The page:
There’s no doubt about it. Two years since POLITICO Europe’s launch in April 2015, the joint venture between the US parent company and German publishing giant Axel Springer is here to stay. With its cheeky New World ways, POLITICO has fast become a refreshing fixture on the Brussels media landscape.

Victoria Main
CEO

Anyone wanting to know what’s going on in Brussels reaches for Ryan Heath first thing each morning. In fact, the Australian is such a media celebrity in the European capital that one POLITICO billing of a debate inadvertently said it would be ‘moderated by Ryan’. While clearly a slip-up, the omission of the former European Commission spokesman’s surname was a telling sign of his Kylie-like status in Brussels.

In the words, on background, of one PR professional, “The standout success is without doubt Ryan Heath’s Playbook.” But could this strength prove to be a weakness? POLITICO has weathered the return of high-profile American journalist Tara Palmieri to the US and is contending with the surprise resignation of Morning Exchange’s respected lead writer, Francesco Guerrera, to take up a role in the Dow Jones Media Group. But could it take the hit of a departure by star performer Ryan to a less gruelling role at some stage? For all his dynamism and drive, even he would be hard-pressed to keep up his punishing schedule forever.

Fellow Australian Robert McLeod, who is editor-in-chief and chief executive of MLex, the authoritative source of regulatory analysis and intelligence, sees the problem. “POLITICO is still dominated by Ryan’s daily email. How much that daily email is reliant on Ryan and his network is what would keep me awake at night. He would have to be considered a flight risk and remunerated accordingly.”

Another player in the Brussels media bubble, EurActiv publisher and editor Frédéric Simon, thinks POLITICO would have life beyond Ryan. “It would be a big hit for sure. But I don’t think it would be a fatal blow. Nobody is irreplaceable.”

A communications director agrees, off the record. “They would accept the dip and grow a successor from inside their team.”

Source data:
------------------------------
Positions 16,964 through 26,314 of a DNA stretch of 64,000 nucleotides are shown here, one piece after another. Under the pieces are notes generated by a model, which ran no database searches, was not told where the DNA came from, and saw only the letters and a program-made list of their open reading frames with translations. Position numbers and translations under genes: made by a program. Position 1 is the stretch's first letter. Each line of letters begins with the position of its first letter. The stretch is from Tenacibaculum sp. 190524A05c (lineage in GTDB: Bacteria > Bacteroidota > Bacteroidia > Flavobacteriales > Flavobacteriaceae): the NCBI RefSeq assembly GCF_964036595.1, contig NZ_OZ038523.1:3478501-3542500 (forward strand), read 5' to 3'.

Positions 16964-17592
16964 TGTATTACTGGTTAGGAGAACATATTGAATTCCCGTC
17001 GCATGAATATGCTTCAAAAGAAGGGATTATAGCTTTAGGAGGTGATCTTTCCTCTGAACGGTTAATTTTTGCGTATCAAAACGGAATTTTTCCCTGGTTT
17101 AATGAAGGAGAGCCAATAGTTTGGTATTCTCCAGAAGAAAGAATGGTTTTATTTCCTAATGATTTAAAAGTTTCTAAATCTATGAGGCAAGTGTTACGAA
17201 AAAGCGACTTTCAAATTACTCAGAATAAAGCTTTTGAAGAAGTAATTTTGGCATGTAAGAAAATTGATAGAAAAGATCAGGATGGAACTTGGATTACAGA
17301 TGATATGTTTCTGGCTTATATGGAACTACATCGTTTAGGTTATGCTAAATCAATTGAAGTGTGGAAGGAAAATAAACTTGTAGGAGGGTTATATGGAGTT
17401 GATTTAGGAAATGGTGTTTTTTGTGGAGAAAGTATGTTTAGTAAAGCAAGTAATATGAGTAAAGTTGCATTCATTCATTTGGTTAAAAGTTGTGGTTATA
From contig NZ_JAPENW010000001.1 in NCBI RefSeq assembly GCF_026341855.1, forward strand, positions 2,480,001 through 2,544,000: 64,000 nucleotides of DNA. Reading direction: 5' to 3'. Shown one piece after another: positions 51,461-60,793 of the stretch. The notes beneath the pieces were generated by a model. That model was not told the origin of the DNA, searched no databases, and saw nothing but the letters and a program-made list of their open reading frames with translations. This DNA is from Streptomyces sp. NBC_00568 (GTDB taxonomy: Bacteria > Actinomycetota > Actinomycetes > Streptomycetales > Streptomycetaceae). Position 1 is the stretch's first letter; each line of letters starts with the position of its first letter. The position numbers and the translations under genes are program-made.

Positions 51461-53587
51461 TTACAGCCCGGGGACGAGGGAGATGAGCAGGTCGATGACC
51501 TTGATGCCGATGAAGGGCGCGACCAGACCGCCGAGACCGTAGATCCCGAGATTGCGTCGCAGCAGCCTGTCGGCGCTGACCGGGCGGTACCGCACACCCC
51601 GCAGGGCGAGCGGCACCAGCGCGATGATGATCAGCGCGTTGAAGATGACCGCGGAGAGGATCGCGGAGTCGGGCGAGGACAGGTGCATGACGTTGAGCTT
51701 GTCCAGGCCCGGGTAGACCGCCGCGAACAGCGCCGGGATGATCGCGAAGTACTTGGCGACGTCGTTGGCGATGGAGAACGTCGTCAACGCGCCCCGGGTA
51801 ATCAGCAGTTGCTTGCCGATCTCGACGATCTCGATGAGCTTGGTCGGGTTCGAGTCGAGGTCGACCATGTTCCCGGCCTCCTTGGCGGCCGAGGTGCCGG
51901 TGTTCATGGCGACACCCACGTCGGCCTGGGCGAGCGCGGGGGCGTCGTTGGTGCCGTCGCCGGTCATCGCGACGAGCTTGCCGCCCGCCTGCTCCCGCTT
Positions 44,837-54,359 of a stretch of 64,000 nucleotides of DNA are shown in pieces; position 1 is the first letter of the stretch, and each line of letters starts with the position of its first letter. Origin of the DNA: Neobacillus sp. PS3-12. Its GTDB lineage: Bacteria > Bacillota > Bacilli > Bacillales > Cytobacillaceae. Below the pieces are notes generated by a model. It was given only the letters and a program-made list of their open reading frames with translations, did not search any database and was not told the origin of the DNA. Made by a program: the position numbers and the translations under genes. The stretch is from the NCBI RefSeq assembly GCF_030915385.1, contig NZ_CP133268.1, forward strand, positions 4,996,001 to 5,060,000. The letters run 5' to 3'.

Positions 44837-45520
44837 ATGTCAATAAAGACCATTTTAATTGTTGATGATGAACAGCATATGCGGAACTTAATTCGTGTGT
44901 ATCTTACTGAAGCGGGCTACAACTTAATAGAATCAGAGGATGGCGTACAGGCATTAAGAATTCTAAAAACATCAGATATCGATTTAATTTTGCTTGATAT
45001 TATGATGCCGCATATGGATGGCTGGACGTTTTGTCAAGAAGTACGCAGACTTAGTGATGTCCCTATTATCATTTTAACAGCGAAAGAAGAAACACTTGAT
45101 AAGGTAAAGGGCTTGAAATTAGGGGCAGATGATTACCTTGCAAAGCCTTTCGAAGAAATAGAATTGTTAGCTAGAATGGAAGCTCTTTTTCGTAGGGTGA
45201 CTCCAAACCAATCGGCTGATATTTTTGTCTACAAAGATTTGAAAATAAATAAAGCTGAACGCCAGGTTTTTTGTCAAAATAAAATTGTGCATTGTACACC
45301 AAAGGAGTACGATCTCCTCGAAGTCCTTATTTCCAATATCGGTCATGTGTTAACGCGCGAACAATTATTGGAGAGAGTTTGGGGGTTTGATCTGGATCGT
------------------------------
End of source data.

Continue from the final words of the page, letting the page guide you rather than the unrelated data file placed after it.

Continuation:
POLITICO executive editor Matthew Kaminski walks the diplomatic tightrope to be expected from any boss managing talent without wanting to overlook the rest of the team. “Ryan – to my great satisfaction – is very well known in town. People like to spend time with him over their morning coffee, and that’s great.” Asked about the risk that Ryan is being spread too thin, he said he was concerned about the wellbeing of all his staff. He has previously made the point that Ryan is but one member of the team, albeit an important one.

Speaking in mid-April ahead of a holiday in Vietnam, Kaminski is upbeat about POLITICO’s future but far from complacent. “We can’t afford to get blasé because the media world is so competitive. We could get eaten and I’d rather eat than be eaten. We should be the best.”

Editorial staff numbers now top 60, with the Brussels hub supported by bureaux in Frankfurt, London and Paris plus a journalist working out of Sydney. Kaminski sees technology and trade as the two areas with the biggest potential for growth, spurred by the advent of Brexit and Trump. He will also enhance the German language service ahead of the elections in Europe’s economic powerhouse, although he has no plans for a French venture. “We’re still in expansion mode. I think that at POLITICO we have a good future ahead of us.”